In his anxiety about the well-being of the College, Father Brute was very watchful of the young officials, and frequently held up to them the example and practice of their beloved predecessor. This is a reply to one of his letters of suggestion:

July 2nd, 1827, Visitation.

Dear Mr. Brute’: I found your note in my Breviary you have certainly humbled me to the dust you to ask my pardon for a fault of which I was the cause ! For if I had put myself to some little inconvenience I could have been present for the Council it was postponed through my fault. I do certainly pardon yon, since you ask it, but I must acknowledge that you are in the right, for our conduct justifies you to say that we despised the Council. But if I have any excuse to give it is that I have such an anxiety for the temporal that I fear I do greatly neglect the spiritual. But when I examine I can safely say that it is not self interest, but perhaps pride, that makes me take so much time to secure the temporal concerns of this house, because so many have predicted its downfall. Yet I see that I have done wrong to neglect spirituals for the advancement of temporals. Thank God ! all has so far succeeded beyond all expectations. I trust more for years to come, and promise more of heart and union for future. Purcell will arrive, then a new order of things. For happy am I to think I can in any way be useful to the Mount if it is only in purchasing beef and pork. . Pray for J.F. McGerry.

[The word "Council " is here met with for the first time in our history. It seems used here to mean the coming together for spiritual exercises.]

Rev. Mr. Egan had gone north in the summer, and writes to his associate in the proprietorship, Rev. J. F. McGerry :

Philadelphia, July 6, 1827.

Dear friend and brother: I arrived here yesterday evening about seven o'clock after a very pleasant passage from Baltimore. ... I start to-morrow at six for New York. It is probable the three Frys will go back to the Mount. The old man is in raptures. It really astonishes me to find what a high reputation our Seminary has particularly here I met gentlemen on the steamboat who told me, not knowing who I was, that the College of Emmitsburg had a very good name in North Carolina. I passed Mrs. Sumter and Tom on the bay. . . . I am extremely anxious to get home. Give my love to my dear Mr. Brute and Mr. Lynch and Mr. Hickey and all our young men. Remember me also to Sister Benedicta and tell her to take care of herself. . . . The watchman calls midnight as I close this. . . .

Father Egan makes no allusion to the troubles in the City of Brotherly Love, but they were so serious at the time that another correspondent thinks the town should be called "Misadelphia." The same to the same.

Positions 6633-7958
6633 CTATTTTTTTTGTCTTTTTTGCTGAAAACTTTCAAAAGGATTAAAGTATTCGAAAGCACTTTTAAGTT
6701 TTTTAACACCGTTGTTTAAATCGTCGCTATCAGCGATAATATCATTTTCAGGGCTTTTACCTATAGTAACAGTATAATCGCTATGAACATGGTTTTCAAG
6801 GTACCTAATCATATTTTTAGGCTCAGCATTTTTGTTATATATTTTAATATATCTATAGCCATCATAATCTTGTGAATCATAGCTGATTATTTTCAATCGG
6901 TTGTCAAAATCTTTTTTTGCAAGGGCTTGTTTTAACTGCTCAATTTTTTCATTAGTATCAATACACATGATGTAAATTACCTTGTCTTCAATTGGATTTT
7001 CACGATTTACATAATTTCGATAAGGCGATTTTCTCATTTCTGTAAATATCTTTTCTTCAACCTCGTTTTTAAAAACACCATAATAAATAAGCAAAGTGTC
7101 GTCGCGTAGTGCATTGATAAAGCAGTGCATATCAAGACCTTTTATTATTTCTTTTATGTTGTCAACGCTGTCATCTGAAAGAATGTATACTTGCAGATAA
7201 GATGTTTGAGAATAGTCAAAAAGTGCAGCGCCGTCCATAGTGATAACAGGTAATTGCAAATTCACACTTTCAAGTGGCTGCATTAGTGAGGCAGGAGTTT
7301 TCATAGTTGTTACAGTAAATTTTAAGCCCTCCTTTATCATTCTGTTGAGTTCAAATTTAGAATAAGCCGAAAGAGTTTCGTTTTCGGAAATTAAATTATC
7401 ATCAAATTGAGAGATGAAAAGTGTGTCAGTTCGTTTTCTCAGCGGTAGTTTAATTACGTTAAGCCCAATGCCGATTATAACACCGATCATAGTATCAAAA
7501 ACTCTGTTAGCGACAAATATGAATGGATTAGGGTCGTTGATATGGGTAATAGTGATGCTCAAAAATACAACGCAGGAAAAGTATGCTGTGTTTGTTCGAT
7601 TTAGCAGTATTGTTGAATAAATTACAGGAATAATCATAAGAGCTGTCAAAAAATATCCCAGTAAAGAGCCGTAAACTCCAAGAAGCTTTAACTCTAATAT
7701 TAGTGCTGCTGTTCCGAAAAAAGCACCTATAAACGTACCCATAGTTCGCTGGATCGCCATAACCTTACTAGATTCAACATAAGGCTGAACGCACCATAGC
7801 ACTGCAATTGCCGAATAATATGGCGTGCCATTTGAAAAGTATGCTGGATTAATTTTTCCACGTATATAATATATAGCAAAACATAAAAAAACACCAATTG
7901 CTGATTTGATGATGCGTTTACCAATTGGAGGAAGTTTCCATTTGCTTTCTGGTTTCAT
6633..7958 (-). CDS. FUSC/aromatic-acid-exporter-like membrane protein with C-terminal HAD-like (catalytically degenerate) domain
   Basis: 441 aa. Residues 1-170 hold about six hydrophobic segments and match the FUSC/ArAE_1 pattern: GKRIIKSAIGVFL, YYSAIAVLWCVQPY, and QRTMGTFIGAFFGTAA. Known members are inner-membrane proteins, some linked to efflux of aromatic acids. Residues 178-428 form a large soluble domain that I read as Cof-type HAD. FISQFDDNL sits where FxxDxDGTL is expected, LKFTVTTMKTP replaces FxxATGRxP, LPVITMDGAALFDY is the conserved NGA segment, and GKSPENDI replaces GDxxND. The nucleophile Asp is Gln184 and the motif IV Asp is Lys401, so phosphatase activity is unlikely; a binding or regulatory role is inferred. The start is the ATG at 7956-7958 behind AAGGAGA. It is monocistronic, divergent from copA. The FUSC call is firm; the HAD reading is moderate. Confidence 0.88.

New York. July 8, 1827, Sunday.

Well here I am in New York in the Bishop's house up stairs, writing to you and thinking of you all at the Mountain. I left Phila. yesterday morning at 6 o'c. and arrived here at half past five in the evening . . .When I arrived at the Bishop's there was no one in, but a French clergyman from New Orleans, Rev. M. de St. Croix. The Bishop was hearing confessions from 8 o'c. in the morning and did not come in till half after nine. I got supper at 10 o'c. after having eaten scarcely anything all day it was a day of abstinence. M. Dubois received me very affectionately but although I have seen him several times since, he has never yet inquired after a single one at the Mount or St. Joseph's. I suppose he prefers waiting till we have time for a long chat. He has a great deal of drudgery to do particularly missionary duties yet I never saw him more active. Mr. Chas. Smith was ordained Deacon this morning and will be made priest in the course of the week . . Next week the Bishop sets out on his pastoral visit and for Canada on his return he will proceed to Ireland first, then make his grand tour of Europe . . .

Letters were received during this month from David M. Whelan, the brother of Rev. Richard, and from John McCloskey (Cardinal), announcing their return to our Seminary as theological students. The President, writing from Baltimore, July 28, says that, "As far as I can see, our prospects for next year are very flattering. I have agreed with Mr. Jos. Gegan to give him the profits of the music school if it meet your approbation. He will stay two years the difficulty is where to lodge him."

The friendly relations between the Jesuits and the Mountain are again inferred from an invitation by Father Rantzau, S. J., dated July 29, 1827, bidding all that could to come down for St. Inigo's feast.

"What joy if we were honored by Father Brute our highly respected friend I How would I not prepare myself to say "something edifying and elevating and rejoicing the heart!" He refers to the "children of St. Sulpice and the sons of St. Ignatius," 'the' daughters of Heaven, the Sisters of Charity."

[This latter order, it seems, had already houses in Maine, Massachusetts, Florida, Illinois, Missouri, and " the Council Bluffs."] He speaks of Father McGerry's having essayed his first missionary work at Frederick and of other priests and seminarians having assisted as preachers or ministers on the great festivals. He then promises to return with them in the evening and spend the interval until the Assumption at the " Holy Mountain." Verily the spirit of simplicity, joy and brotherhood breathes in the letters that disclose the life of those days, when need suggested and compelled close association and mutual help fostered enduring affection. Living was simple, nakedly simple at times, but the fire on the hearth brought people knee to knee, while the universal steam heat of modern times allows them to occupy opposite corners of the room, or worse, different apartments. Have we gained?